Malaysia Airlines Ltd. (MAS) scrapped its “Bucket List” advertisement campaign after it sparked criticism on social media.
The airline, which suffered two disasters this year that claimed the lives of 537 people, will stop the “inappropriate” campaign in New Zealand and Australia, it said in an e-mailed statement today. The “My Ultimate Bucket List” campaign began in the two former British colonies Sept. 1 as a play around the phrase, which means a list of things to do before dying and originates from the English idiom “Kick the bucket.”
“The competition had been earlier approved as it was themed around a common phrase that is used in both countries,” Malaysia Airlines said in its statement. “The airline appreciates and respects the sentiments of the public and in no way did it intend to offend any parties.”
Malaysia Airlines has suffered this year after flight MH370 with 239 people on board went missing in March and a multination search still hasn’t managed to find the plane. Tragedy struck again in July when MH17 was shot down over Ukraine, killing all 298 people on board. The government is nationalizing the airline, which is firing 6,000 workers.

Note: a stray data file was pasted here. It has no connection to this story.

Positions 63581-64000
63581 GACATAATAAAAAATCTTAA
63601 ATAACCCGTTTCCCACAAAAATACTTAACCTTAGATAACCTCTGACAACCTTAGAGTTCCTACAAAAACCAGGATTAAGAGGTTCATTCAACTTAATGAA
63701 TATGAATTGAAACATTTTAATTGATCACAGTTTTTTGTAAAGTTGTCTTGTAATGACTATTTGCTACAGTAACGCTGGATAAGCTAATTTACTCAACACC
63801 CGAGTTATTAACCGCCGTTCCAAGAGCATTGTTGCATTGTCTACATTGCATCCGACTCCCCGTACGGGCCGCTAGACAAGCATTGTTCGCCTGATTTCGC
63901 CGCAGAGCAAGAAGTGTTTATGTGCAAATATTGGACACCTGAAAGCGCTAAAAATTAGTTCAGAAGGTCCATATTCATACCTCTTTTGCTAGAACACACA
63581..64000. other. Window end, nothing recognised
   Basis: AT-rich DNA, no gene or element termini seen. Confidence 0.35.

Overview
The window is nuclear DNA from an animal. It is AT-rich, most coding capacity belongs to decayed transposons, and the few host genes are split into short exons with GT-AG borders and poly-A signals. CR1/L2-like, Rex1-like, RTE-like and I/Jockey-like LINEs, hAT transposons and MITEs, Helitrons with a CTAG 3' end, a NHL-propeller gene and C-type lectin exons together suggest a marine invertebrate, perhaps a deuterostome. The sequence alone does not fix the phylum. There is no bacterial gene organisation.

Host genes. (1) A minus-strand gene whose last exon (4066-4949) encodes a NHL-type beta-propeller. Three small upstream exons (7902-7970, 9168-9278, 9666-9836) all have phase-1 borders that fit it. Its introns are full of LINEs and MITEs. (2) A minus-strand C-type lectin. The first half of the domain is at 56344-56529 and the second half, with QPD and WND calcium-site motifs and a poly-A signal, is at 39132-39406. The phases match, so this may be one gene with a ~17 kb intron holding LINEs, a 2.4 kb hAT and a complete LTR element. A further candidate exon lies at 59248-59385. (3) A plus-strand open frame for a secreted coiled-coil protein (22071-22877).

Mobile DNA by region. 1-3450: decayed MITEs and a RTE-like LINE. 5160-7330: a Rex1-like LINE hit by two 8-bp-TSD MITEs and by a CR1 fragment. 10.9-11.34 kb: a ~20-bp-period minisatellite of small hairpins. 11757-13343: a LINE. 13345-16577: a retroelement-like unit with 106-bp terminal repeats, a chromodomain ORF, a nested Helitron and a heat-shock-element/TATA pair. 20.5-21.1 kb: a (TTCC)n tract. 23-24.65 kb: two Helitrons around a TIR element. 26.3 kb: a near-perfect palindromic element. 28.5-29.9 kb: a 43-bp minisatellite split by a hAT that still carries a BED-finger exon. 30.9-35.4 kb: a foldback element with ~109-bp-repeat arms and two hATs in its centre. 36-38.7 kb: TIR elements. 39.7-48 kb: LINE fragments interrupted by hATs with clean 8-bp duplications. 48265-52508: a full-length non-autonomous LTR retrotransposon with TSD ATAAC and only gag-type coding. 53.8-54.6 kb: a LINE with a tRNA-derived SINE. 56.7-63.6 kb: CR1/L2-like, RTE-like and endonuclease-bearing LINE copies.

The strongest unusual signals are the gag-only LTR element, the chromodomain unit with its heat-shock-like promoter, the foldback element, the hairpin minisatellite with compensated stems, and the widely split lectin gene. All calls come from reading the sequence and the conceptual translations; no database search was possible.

The carrier’s shares were unchanged today at 25.5 sen. The stock has declined 18 percent this year after slumping in each of the past six years.
The competition went live Sept. 1, was removed the next day after the social media backlash and relaunched on Sept. 3.
The ill-fated contest continues in a new form, according to the airline’s website. “Whether it’s big or small, share your life’s ultimate to-do list and you could win a flight ticket or an iPad,” according to the website.
The competition is designed to inspire and encourage travelers to dream, plan and book their next holiday with Malaysia Airlines, the carrier said. To participate, customers who buy a ticket before Dec. 31 are asked to lodge their list, with the most creative answers going into a lucky draw, it said.
To contact the editors responsible for this story: Anand Krishnamoorthy at firstname.lastname@example.org Lars Klemming